English: Pollination

English: Pollination (Photo credit: Wikipedia)

Pollination

For the best vegetable garden results, remember to always plant more than a single specimen of each leaves, flower and fruit type plant.

  • These individual plants are either male or female in nature, and require pollen to be spread from flowers of the opposite gender in order to produce fruit from a flowering point.
  • The more plants of each type you have in your garden, the higher the chance of having male and female plants are.
  • Without pollination possibilities nearby, the chance of your flowers becoming fruits and vegetables drop significantly.

 

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This post was written by:

Phil Boyd - who has written 1 posts on EarthCare Greenhouse Gardening Advice Blog.

Today, it's dire that message's and how-to knowledge guides are promoted, about gardening, green living, carbon footprints, and sustainability. This is the way, that the Earth was meant to be, and Phil Boyd is an authority expert in delivering the message. Phil is a web content copywriter for EarthCareGreenhouses.com, and is known to frequently publish content, on many top rated garden blogs and website's.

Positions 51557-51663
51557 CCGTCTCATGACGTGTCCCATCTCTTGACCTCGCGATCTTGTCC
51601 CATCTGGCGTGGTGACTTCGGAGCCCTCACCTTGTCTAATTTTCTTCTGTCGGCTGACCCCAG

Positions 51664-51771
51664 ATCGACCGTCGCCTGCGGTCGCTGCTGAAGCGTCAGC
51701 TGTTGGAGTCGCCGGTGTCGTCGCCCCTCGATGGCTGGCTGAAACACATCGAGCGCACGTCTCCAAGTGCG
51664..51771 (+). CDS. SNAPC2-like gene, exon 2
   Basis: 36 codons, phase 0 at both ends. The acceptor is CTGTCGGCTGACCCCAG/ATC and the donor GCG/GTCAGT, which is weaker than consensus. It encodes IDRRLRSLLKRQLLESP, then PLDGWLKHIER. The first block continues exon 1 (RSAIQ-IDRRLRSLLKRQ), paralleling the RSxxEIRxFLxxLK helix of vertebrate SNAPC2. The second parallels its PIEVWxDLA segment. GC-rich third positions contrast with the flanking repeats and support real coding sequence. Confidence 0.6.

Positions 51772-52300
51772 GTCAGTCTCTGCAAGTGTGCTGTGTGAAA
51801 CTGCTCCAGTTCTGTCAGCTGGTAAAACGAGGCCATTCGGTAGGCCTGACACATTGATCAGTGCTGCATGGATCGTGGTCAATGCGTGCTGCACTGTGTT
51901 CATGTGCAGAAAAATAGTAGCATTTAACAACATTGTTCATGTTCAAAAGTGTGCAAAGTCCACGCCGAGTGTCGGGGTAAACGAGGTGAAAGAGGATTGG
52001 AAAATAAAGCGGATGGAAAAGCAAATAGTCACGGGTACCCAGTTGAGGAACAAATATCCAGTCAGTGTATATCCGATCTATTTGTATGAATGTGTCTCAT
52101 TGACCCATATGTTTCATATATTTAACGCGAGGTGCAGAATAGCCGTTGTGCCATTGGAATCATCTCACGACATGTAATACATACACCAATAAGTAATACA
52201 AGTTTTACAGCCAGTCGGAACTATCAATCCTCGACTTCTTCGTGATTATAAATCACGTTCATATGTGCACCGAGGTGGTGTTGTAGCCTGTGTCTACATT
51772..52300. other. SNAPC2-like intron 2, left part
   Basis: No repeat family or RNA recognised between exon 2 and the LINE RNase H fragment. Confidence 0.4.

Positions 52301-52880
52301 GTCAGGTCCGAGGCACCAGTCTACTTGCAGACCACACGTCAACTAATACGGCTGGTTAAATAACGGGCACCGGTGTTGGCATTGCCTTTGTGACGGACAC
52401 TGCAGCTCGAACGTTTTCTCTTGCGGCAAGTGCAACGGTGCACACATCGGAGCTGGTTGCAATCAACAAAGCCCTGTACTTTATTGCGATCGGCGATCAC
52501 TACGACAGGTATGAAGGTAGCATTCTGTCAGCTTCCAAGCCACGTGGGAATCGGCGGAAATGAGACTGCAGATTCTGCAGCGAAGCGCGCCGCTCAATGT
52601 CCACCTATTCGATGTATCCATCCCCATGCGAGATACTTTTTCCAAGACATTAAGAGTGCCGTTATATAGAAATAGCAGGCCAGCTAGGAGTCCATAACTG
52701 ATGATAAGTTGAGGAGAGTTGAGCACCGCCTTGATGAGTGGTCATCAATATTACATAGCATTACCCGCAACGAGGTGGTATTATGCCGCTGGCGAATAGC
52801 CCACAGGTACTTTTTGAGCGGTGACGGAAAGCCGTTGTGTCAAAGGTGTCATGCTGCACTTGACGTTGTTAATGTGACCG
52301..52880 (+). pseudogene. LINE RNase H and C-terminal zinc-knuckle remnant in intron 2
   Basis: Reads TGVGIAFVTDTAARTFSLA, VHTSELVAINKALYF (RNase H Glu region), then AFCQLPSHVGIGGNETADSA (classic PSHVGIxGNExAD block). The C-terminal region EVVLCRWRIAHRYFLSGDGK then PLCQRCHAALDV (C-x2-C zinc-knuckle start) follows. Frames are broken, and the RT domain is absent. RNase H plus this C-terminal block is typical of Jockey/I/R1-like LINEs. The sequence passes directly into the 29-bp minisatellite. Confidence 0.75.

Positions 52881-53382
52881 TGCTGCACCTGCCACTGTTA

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One Response to “How-to Guide: Laying Out and Planting Vegetable Gardens”

  1. Marion Says:

    This instructional guide is really helpful and easy-to-follow. I have learned of lot of things to consider before starting a vegetable garden.

    By these complete action plan and useful guide it lighten up the burden of planning and preparation.

    Every topic mentioned is really worth to take into consideration for assuring the growth and health of the vegetable plants. I will surely take note of and make a careful application of all the things that were explained above.

    Thanks Phil! More power EarthCare Greenhouses team.